You’re a small business, and you like it that way: by staying lean you can provide local customers with exceptional service and attention. But what happens when a “Big Box” version of your business moves into town and begins to crowd your territory? How can you compete with a chain’s lower prices and endless product offerings?
Instead of trying to emulate the large competitor with deep pockets, focus on what you do best because you’re small. For instance:
- Get personal. The word “custom” is part of “customer”. The more you can customize your customer service, the more your business will stand out as their go-to resource. Of course, you greet customers by name and ask after their families. And you keep the floors of your retail establishment or restaurant scrupulously clean and safe by having an XSORB Spill Station with Long Broom on hand in strategic locations, for those mishaps that spell “spill clean up needed now” in no uncertain terms. But what chain establishment is going to remember that Billy likes mustard on his fries instead of ketchup, or that May 16th is your 12th wedding anniversary? This is where small businesses can shine.
- Anticipate their needs. A small business can keep detailed track of customer needs, as well as when maintenance ought to be performed. Boat owners will appreciate that their local marina knows when they need to schedule seasonal maintenance and they’ll have oil absorbent booms, socks, pads and rolls in stock to serve customer needs.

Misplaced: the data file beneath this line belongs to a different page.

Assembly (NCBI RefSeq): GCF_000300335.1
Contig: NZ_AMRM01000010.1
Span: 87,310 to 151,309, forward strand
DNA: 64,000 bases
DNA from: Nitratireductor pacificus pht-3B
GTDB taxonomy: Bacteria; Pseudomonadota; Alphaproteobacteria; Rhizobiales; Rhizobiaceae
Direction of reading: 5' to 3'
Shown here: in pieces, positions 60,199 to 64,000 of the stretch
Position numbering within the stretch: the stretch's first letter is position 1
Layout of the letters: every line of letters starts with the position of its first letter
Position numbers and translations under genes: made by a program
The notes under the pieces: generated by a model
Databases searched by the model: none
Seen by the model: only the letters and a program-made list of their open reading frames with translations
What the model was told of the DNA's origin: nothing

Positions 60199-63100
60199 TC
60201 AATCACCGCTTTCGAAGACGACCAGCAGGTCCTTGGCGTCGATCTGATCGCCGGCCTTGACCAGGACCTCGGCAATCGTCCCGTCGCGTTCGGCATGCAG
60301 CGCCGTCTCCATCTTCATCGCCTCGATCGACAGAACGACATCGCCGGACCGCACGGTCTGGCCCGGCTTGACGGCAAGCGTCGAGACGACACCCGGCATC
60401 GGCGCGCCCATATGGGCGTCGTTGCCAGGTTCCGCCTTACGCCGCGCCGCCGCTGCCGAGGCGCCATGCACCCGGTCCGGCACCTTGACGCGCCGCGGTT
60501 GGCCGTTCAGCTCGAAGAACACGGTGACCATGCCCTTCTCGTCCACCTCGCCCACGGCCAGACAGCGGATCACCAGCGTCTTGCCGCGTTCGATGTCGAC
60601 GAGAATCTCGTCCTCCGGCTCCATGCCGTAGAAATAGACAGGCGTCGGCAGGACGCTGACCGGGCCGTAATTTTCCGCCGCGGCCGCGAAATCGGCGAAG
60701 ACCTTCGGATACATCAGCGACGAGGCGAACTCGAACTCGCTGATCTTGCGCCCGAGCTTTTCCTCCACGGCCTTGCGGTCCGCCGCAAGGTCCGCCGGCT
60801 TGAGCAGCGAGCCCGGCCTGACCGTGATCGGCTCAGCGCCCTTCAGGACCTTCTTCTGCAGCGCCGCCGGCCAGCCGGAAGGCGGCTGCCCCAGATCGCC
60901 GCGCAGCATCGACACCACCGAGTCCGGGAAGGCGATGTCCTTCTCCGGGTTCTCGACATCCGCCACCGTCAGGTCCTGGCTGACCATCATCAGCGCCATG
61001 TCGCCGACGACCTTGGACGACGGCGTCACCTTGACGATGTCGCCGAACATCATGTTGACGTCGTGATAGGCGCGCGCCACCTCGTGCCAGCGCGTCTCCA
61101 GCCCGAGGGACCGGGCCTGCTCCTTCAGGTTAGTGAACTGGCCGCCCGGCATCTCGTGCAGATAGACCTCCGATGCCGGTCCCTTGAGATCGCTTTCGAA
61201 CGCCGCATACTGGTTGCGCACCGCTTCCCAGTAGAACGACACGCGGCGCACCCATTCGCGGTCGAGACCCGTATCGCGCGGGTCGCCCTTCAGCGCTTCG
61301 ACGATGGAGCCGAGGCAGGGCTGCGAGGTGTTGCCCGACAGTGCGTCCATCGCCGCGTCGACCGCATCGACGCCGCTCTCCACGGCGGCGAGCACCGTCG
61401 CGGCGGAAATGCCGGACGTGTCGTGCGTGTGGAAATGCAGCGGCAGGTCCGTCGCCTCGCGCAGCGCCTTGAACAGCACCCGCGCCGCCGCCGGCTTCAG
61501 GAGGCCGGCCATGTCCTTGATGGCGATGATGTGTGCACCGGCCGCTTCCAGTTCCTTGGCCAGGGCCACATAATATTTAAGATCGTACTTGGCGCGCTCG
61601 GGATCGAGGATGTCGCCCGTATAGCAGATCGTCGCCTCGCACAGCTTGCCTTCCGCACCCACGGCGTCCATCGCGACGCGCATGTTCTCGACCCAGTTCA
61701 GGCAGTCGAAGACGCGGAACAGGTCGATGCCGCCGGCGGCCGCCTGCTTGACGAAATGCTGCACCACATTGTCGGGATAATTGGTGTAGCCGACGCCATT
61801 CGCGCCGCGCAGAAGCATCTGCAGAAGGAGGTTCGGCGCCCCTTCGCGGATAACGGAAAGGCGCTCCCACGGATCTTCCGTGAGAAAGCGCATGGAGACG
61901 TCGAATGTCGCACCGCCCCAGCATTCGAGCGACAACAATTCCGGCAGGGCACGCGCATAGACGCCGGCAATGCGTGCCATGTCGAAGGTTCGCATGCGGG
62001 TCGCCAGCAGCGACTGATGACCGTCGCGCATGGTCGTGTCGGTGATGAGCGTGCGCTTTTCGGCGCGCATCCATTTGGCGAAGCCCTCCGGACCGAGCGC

- Take the long view. In an era of both astonishing waste and surging social responsibility, it’s vital to show customers your products are built to last. At Impact Absorbents, for example, we emphasize the non-toxic, environmentally friendly and cost effective advantages of using XSORB products, which are designed with both people and the planet in mind.
- Hire people with passion. Your team makes the difference. Choose people who not only have a passion for your business, but for customer care and innovation. Then give them a lot of free rein in how they do their job, and reward creativity and customer service. At a community co-op market, a creative staff member took a case of avocadoes that were too soft to sell and crafted a delectable, healthy chocolate mousse that customers went bananas over (though there were no bananas in the recipe). An employee at a large grocery chain would likely not have had the freedom to be so spontaneous and make customers happy while saving inventory in the bargain.